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Moneycontrol Mutual Fund Summit | ETFs, index funds have shortcomings like gaps in pricing and NAV: Usha Thorat

In her keynote address at the Moneycontrol Mutual Fund Summit, Thorat highlighted that the post-COVID years have seen a phenomenal growth of investors in mutual funds. The AUM has also risen to Rs 40 trillion

December 15, 2022 / 09:23 AM IST
Usha Thorat speaks at the summit.

Usha Thorat speaks at the summit.

Exchange-traded funds (ETFs) and index funds are ideal for retail investors, but these products also have shortcomings such as the gap in pricing and the net asset value, said Usha Thorat, chairperson of the SEBI mutual funds advisory committee and former RBI deputy governor on December 14.

In her keynote address at the Moneycontrol Mutual Fund Summit, Thorat highlighted that the post-COVID years have seen a phenomenal growth of investors in mutual funds as also in the assets under management (AUM) to Rs 40 trillion currently.

“The Reserve Bank of India (RBI) data on household savings shows that bank deposits grew at 9.54 percent in the last two years, insurance by 6.2 percent, but household investments in mutual funds actually grew at a CAGR of 32.3 percent, and the household investments constitute about half of that at Rs 21 trillion,” said Thorat.

The chairperson of the SEBI advisory committee also emphasized the responsibility of mutual fund houses while voting as these entities were becoming bigger and bigger shareholders in corporate equities.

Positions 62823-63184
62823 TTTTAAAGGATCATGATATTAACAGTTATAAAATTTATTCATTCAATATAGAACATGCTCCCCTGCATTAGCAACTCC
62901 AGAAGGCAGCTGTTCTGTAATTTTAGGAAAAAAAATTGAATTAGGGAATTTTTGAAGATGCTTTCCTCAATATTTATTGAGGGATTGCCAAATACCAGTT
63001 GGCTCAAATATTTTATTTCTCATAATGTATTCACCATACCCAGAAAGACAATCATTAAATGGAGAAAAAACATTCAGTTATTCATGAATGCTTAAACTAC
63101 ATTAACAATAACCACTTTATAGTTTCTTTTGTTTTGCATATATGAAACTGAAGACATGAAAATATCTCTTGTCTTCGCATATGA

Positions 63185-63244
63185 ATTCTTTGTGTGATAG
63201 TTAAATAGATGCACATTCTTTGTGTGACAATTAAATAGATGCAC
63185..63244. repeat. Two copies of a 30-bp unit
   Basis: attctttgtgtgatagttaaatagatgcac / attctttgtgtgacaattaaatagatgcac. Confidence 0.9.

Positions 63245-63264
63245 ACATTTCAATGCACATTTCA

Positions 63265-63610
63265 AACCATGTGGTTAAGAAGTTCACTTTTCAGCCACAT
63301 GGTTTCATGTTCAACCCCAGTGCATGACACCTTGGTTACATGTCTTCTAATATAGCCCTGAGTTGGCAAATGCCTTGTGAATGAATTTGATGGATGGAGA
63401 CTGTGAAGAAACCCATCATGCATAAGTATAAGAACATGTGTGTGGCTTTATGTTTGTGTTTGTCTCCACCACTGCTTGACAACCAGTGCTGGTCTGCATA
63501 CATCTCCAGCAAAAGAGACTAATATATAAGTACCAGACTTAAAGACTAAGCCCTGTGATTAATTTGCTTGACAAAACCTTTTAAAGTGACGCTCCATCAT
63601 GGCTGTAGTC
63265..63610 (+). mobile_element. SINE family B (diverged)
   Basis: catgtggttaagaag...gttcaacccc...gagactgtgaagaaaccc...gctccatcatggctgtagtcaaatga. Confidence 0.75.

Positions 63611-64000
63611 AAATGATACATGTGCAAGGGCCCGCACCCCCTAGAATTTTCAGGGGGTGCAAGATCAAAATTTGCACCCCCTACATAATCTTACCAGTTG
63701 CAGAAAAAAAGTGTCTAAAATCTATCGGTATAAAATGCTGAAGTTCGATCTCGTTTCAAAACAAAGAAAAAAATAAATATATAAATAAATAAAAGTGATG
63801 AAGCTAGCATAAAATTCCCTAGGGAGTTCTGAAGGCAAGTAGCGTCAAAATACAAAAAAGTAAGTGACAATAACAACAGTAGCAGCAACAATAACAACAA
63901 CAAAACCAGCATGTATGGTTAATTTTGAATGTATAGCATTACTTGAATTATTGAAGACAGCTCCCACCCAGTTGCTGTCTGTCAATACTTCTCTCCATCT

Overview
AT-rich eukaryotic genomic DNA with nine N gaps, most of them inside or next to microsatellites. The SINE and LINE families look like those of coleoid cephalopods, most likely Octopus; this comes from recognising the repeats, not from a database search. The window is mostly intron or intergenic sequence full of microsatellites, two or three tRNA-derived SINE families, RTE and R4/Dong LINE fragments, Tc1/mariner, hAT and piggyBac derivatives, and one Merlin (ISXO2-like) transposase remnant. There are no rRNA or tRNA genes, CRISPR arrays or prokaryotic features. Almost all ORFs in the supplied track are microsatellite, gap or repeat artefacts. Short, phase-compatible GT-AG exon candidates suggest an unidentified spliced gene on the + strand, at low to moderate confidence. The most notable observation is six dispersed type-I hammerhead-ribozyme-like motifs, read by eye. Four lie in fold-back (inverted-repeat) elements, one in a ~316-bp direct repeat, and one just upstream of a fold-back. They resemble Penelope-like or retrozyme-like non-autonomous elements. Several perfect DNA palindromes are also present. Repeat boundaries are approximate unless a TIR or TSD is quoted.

In terms of suggestions for regulations, Thorat said that the system should be looking at a roadmap for the gradual exit of institutional investors from the mutual fund industry.

“When you see that mutual fund penetration is just 10 percent of household savings, there is clearly a need to focus on mobilising more and more of those financial savings of households. There are also lots of pluses of having institutional investors, but they're also the ones who pull out normally in the moment of any stress and the retail investors are left behind,” Thorat said.

“When there is a crisis, in a way life becomes very cushy for institutional investors. So, whether we should really be looking at this kind of a roadmap is what my first question is,” she added.

On passive funds such as ETFs and index funds, Thorat said that AMCs are permitted to charge up to one percent as expense fees.

“But the actual expense that is being charged is as low as just .01 percent or .09 percent. At the same time, these products have certain shortcomings. There's a gap between the pricing and the NAV and there is poor secondary market liquidity. Industry leaders must see that the infirmities in these markets, and then the way retail investors come into this market, can be really increased,” she said.

Thorat also highlighted that there was a need to have better clarity on the role and responsibilities of the sponsor of the trustee companies and the asset management companies. “The accountability for any wrongdoing and violation should be clearly laid on the floor at the incidence of any particular entity.”

The expert closed her address with an appeal to the mutual fund houses that needless litigation appeals only weaken the regulation.

“One cannot be quibbling with the wording of the regulation, when it's very clear that the investors' interest has been clearly compromised,” Thorat said.

Abhinav Kaul